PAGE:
We might be tempted to explain this unusual text by pointing to a growing lack of uniformity in all kinds of documentary practices in Samsuditana's reign, as the Babylonian state slowly unraveled. In this regard, we could note that BM 80989 is, in fact, the latest-dated receipt for ilku-silver known. (26) But the text itself indicates that a wealth of legal institutions and practices still held force: contracts, the temple. the city ward, witnessing, and the implied royal obligation to deliver ilku all still structured the legal environment. We must conclude that these women had at least situational household authority over their brothers-in-law and. implicitly, their husbands. Awil-Sin and Awat-Ajamma. Moreover, within the framework of this document, the designation of the babtum as "their" ward--that is, the sisters' ward--implies that their household authority was recognized at the level of the community.
The case thus backs up Ray Westbrook's dictum that "Legal capacity was ... more a function of one's position in the household than of one's sex or age." (27) It may further be, as Van De Mieroop has argued, that our text merely makes explicit what other texts do not--that some people whose gender we cannot clearly identify by onomastics, whom "we consider to have been men were actually women." (28) Nevertheless, it was probably the unusual social configuration of the case--in both gender and generation--that precipitated the text's other unusual features, the presence of the divine emblems and the beibtum--and we can now turn our attention to these anomalies.
THE LEGAL SITUATION OF THE TEXT
The appearance of the gods as witnesses--especially Samas and Aja--is well known in Sippar texts of this time, and these divine names are sometimes also followed by the names of human witnesses. (29) But BM 80989 violates the canonical order god-human; what should we make of the order god-human-emblem? It may be that the emblems stand in the final (textual) position in the witness list usually occupied by scribes of record in other contracts and legal documents--but without comparanda, we are in the dark here.
There are four further challenges for analysis. One, even among known emblems, the appearance of the crowns of gods--as opposed to the more common divine "weapons" or "standards"--is unique. Two, the identification of the emblems as belonging to "their city quarter" (babtisina) has no immediate parallels. To lean too heavily on the little preposition not without its ambiguities, seems insufficient to settle beyond the shadow of a doubt the crucial ownership/custodianship questions raised, but the plain reading is that "crowns of their ward" means that the women's ward owned the crowns. To these first two problems we will return shortly.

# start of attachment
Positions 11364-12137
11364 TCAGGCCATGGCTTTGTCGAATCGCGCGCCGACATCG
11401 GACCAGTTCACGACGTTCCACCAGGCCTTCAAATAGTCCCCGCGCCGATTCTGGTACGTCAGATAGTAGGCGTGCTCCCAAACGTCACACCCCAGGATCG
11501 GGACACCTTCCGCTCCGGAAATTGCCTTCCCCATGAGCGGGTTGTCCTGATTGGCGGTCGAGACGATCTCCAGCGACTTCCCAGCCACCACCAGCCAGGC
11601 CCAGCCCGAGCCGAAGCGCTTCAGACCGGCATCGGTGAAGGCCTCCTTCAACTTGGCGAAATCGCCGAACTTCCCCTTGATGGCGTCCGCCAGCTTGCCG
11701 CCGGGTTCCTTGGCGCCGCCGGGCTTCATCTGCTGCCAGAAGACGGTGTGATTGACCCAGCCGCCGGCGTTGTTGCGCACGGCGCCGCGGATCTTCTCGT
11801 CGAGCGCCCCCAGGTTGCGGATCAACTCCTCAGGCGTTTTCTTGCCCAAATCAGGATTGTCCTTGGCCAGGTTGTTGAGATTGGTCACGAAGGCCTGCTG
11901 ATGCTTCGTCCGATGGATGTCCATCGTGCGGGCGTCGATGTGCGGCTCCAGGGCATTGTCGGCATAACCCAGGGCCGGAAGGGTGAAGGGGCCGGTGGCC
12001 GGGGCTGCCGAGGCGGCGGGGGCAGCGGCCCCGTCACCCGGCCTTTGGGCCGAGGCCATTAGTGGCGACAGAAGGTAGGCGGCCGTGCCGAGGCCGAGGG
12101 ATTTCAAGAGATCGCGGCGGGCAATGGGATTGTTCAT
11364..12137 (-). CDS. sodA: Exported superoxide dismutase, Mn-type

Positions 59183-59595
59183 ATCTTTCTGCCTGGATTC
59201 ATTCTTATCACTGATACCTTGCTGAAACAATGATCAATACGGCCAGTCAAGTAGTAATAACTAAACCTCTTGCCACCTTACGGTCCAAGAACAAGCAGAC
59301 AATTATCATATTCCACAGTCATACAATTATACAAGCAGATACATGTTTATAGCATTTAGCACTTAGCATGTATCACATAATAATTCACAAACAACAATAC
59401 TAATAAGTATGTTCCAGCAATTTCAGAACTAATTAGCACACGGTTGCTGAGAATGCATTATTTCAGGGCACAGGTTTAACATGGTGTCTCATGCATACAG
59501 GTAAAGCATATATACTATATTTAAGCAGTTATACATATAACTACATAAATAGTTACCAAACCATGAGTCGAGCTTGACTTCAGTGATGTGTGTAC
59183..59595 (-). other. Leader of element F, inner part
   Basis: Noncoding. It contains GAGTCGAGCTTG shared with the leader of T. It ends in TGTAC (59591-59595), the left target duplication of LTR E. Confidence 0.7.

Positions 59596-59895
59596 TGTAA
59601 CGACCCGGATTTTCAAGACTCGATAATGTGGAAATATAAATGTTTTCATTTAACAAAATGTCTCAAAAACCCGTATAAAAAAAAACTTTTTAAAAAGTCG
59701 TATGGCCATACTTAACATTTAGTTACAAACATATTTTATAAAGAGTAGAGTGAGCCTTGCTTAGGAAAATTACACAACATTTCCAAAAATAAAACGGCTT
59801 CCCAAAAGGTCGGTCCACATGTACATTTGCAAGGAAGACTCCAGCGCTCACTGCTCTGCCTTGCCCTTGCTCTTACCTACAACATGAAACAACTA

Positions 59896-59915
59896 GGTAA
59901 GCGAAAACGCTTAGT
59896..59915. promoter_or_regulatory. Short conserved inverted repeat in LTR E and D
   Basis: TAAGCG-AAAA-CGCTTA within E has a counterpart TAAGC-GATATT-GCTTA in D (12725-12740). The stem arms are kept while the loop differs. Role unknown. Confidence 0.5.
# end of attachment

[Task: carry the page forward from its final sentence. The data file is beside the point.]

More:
A third problem: though oaths taken and testimony delivered on divine emblems are both well-attested practices, (30) emblems acting as witnesses (i.e., designated by IGI) is not. I am not aware of any other case in which emblems are said to have been (active) witnesses rather than the passive objects upon which principals and witnesses swore oaths. (31) The importance of this distinction is difficult to evaluate. This may be nothing more than a formal variation of a general practice in which (human) witnesses swore oaths to the validity of transactions or testimony. On the other hand, it may point to a fully anthropomorphized role for both gods and emblems in oath practices. (32) Again we can come to no certain conclusions, but it is worth pointing out the potential significance of substituting the thing normally sworn upon for the agent doing the swearing.
The fourth and most curious aspect of the presence of the emblems, however, is that of their seeming redundancy: since we normally assume that an emblem of a god implies his presence pars pro toto, why was it necessary to have both Samas and his crown attending the same proceeding? (33) We know of many instances in which divine symbols were used away from the temple, on which more below, but we assume in those cases that the objects implied the presence of the deity with which they were identified--a divine standard of Sin, a divine bird of Ninmarki, a divine spade of Marduk, etc. (34) Their divinity may be anticipated from the cases in which the emblems were identified by the determinative DINGIR (in both Sumerian and Akkadian writings, though there was little consistency in written practice). And this divinity, in turn, we might suppose derived from their essentially synechdochic relationship to various gods, i.e., as parts or possessions of these deities. But in this case, the simultaneous witnessing of Samas and his crown reveals that these entities were perceived as neither duplicative nor derived--that emblems possessed specific powers in their own right. (35)